The smaller shed nesting box is suitable for wrens, though a family of bluebirds chose to nest in the shed rather than the larger tower. Learn how to build a lighthouse birdhouse and enjoy nature from the comfort of your home. Bluebirds prefer open fields, but as farmland gives way to urban sprawl, and with competition from starlings and sparrows, bluebirds have an increasingly difficult time finding suitable natural tree cavities or abandoned woodpecker holes for raising their young.
Plate and Bowl Birdfeeder
Fortunately, bluebirds can be attracted to backyards where they will nest in birdhouses built to proper specifications. These bluebird birdhouses are simple and inexpensive projects to build, and can be made from pine, cedar or redwood boards which are commonly available at home centers and lumber yards. Use these DIY Birdhouse Plans to make several bluebird nesting boxes and create a Bluebird Trail of birdhouses, or give a bluebird house to a friend.
In northern areas of their range, bluebirds begin to nest but the in early spring so it is important to place your bluebird houses by late winter. Enjoy the glory of bluebirds from your backyard and learn how to build a bluebird birdhouse. This version of the Peterson bluebird house is a bit more challenging to build than the basic nest box. Based on the nest box designed by Dick Peterson, the nest box shares the downward slanted front section to deter predators with an over-sized roof, which provides protection against the rain. The original Peterson design features an oval entrance to the birdhouse and, if preferred, you can easily modify the design to incorporate an oval opening.
Some bluebirders prefer the oval entrance, claiming that it encourages more bluebirds to take up residence. The slant front bluebird birdhouse is a fun project to build, and adds a bit of variety to the bluebird trail that I've created in the garden and fields near my home. Make a few of each bluebird house, and give the bluebirds the chance to select their favorite nesting site. Learning how to build a Peterson Bluebird House is a fun process, and the end result looks great.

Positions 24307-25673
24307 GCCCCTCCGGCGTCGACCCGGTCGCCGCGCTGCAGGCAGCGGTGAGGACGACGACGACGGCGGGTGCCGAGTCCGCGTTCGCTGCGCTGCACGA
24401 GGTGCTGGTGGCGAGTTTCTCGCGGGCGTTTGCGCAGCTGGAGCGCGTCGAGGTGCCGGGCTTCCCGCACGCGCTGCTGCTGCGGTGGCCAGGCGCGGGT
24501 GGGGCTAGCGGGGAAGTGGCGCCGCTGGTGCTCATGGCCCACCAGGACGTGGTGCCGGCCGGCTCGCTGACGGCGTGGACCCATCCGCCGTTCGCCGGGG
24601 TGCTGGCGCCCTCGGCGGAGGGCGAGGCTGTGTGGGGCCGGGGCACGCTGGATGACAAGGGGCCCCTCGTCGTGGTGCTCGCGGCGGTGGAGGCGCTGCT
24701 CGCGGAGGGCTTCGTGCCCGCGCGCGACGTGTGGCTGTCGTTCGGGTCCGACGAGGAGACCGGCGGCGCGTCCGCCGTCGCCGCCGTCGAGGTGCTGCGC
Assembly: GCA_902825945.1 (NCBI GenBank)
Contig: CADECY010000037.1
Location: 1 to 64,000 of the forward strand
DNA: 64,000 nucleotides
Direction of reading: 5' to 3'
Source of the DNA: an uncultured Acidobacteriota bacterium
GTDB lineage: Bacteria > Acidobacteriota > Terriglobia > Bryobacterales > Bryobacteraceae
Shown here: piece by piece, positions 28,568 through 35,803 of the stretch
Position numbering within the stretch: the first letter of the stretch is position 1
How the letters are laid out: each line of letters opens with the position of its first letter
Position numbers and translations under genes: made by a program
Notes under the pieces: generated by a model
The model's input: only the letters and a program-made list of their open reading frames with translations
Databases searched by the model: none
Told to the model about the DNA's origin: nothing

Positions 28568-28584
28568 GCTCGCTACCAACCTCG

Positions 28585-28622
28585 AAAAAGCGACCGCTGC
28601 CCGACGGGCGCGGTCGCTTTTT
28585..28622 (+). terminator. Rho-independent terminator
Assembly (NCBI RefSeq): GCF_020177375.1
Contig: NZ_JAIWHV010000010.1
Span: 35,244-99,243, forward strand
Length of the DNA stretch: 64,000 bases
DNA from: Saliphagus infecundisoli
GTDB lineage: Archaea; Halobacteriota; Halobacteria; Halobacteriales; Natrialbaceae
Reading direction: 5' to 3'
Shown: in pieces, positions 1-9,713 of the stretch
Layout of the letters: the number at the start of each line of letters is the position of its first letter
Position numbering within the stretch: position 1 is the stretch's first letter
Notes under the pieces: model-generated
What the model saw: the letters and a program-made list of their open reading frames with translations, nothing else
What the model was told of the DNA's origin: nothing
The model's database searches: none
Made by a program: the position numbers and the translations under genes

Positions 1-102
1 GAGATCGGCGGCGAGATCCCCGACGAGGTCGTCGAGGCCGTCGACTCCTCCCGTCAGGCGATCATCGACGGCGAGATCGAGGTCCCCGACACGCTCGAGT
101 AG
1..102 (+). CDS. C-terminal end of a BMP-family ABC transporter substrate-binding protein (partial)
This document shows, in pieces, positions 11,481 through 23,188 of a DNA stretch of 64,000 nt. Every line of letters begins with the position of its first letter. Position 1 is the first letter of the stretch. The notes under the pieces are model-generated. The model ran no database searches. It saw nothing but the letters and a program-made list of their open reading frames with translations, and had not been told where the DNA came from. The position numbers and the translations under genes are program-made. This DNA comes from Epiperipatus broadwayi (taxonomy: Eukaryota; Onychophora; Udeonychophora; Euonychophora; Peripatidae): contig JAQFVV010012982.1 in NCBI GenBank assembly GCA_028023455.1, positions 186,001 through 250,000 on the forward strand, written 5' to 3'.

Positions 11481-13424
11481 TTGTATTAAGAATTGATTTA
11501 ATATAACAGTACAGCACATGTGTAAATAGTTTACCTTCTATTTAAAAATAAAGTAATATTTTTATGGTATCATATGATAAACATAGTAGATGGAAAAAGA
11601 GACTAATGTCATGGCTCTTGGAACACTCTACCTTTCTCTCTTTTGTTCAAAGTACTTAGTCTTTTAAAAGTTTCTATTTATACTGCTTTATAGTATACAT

This specially designed bluebird feeder is easy to make, and the birds learn quickly to enter the feeder to feast on live or freeze-dried mealworms inside. Bluebirds feed primarily on insects, fruits, and berries rather than seeds, and they are especially fond of mealworms. If you want to attract bluebirds to your feeders, try offering them a feeder filled with mealworms or specialty bluebird nuggets.
Lots of birds like to eat mealworms, and this feeder is designed to keep larger birds like starlings, sparrows and jays from devouring all of the the tasty little worms intended for the bluebirds. The key is the size of the entrance holes: Learning how to build a specialty Bluebird Feeder is a fun process. The screech owl is a year round resident in nearly every state across the county. They primarily inhabit woodlands, but are also commonly found in suburban and urban areas.
Like many birds which rely on tree cavities for nesting sites, loss of habitat makes it harder for screech owls to find suitable nesting sites. Fortunately, screech owls will readily move into a nest box to raise their young, and this screech owl nesting box is an easy project to make from a single 1" x 10" x 8' pine or cedar board. Mount the nesting box between 10' to 30' above the ground. Screech owls are tolerant of human activity, but are known to defend their nests, so it's best to place the nesting box in a tree or pole where it can be seen, yet is set back from paths and walkways.
Learning how to build a screech owl box will be a lot of fun. Building a birdhouse from a pile of driftwood is a lot of fun. Besides all of the little bits and pieces of driftwood that I found on the beach, the rest of the materials list is short and came from my scrap bin.